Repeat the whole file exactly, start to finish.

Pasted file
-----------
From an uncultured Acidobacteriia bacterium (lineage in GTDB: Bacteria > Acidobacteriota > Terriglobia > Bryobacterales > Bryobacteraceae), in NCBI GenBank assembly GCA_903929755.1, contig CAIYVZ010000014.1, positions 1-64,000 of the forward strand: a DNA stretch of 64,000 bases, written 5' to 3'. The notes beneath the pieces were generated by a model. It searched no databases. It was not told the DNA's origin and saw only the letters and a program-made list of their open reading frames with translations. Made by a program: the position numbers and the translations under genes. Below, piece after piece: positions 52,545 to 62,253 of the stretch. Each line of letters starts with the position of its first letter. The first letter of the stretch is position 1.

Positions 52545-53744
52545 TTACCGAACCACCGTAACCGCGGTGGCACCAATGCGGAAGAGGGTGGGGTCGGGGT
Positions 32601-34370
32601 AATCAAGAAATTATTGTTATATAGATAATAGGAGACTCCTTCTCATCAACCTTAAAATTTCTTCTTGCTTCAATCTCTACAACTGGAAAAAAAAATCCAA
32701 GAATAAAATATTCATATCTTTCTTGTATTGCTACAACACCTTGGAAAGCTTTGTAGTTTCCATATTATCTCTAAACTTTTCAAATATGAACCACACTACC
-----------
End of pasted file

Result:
From an uncultured Acidobacteriia bacterium (lineage in GTDB: Bacteria > Acidobacteriota > Terriglobia > Bryobacterales > Bryobacteraceae), in NCBI GenBank assembly GCA_903929755.1, contig CAIYVZ010000014.1, positions 1-64,000 of the forward strand: a DNA stretch of 64,000 bases, written 5' to 3'. The notes beneath the pieces were generated by a model. It searched no databases. It was not told the DNA's origin and saw only the letters and a program-made list of their open reading frames with translations. Made by a program: the position numbers and the translations under genes. Below, piece after piece: positions 52,545 to 62,253 of the stretch. Each line of letters starts with the position of its first letter. The first letter of the stretch is position 1.

Positions 52545-53744
52545 TTACCGAACCACCGTAACCGCGGTGGCACCAATGCGGAAGAGGGTGGGGTCGGGGT
Positions 32601-34370
32601 AATCAAGAAATTATTGTTATATAGATAATAGGAGACTCCTTCTCATCAACCTTAAAATTTCTTCTTGCTTCAATCTCTACAACTGGAAAAAAAAATCCAA
32701 GAATAAAATATTCATATCTTTCTTGTATTGCTACAACACCTTGGAAAGCTTTGTAGTTTCCATATTATCTCTAAACTTTTCAAATATGAACCACACTACC